While the MTA’s doomsday budget means that NYC Transit, LIRR, and LI Bus riders must deal with night and weekend station closures and total elimination of several bus routes, Metro-North’s riders are slightly better off. But riders will not escape service cuts and reductions in service quality, and the plan will severely impact customer service, one of Metro-North’s strengths.
Without additional transit aid, Metro-North riders would see their fares increase an average of 23% and would be paying more for less service. The railroad’s program includes:
- Eliminating one peak and seven off-peak weekday trains and one weekend train in the east-of-Hudson system. According to the railroad, this will increase travel times or reduce train frequency for 5,500 customers on the Hudson, Harlem, and New Haven Lines.
- Reducing Pascack Valley Line weekend service. Port Jervis Line express trains will also make local stops in NJ, increasing travel time (budget documents do not explain how this saves money, but presumably the trains will take on more passengers).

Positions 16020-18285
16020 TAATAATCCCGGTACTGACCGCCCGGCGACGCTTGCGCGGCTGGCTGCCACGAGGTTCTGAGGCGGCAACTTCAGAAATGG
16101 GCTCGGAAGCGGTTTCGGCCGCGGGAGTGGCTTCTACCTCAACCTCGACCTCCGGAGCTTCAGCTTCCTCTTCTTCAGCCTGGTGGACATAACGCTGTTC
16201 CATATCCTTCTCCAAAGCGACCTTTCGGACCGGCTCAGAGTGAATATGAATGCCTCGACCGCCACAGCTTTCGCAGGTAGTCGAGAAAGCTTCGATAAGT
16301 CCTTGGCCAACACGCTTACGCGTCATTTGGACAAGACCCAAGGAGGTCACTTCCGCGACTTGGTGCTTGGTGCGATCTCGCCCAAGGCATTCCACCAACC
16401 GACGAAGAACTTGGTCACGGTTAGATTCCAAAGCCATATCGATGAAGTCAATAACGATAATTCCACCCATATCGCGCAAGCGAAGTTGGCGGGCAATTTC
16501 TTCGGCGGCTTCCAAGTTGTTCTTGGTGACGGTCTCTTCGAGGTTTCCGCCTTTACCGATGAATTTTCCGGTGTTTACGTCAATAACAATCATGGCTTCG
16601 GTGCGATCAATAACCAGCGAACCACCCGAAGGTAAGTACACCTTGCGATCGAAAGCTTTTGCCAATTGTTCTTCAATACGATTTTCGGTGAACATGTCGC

- Increasing loading standards — Metro-North currently keeps peak-hour trains between 87-95% occupied, off-peak trains about 75% full, and weekend trains 65-75% full (i.e. if a train is consistently “too full” Metro-North adds cars to it when it adjusts its schedule). The new standards would be 95% for peak trains, 85% for off-peak, and 75% for weekend, meaning trains would be more crowded.
- Cutting maintenance personnel, reducing planned purchases of maintenance equipment, and deferring some maintenance on locomotives, cars, and the restoration of Grand Central Terminal.
Metro-North’s cuts will have major impacts on customer service, including less ticket sellers, cutbacks on car and station cleaning, and delay of a program to allow riders to use credit cards to buy tickets on-board trains. The railroad will even eliminate its toll-free customer hotline and cut the number of phone representatives, meaning callers will be put on hold longer and pay for the privilege.
The program would save $35 million annually, with just under $14 million of that coming from administrative cuts. The plan would also save ConnDOT $6 million based on that agency’s agreements with Metro-North.
Image: Adam Moreira/Wikimedia Commons. Pascack Valley service is jointly operated by Metro-North and NJ Transit.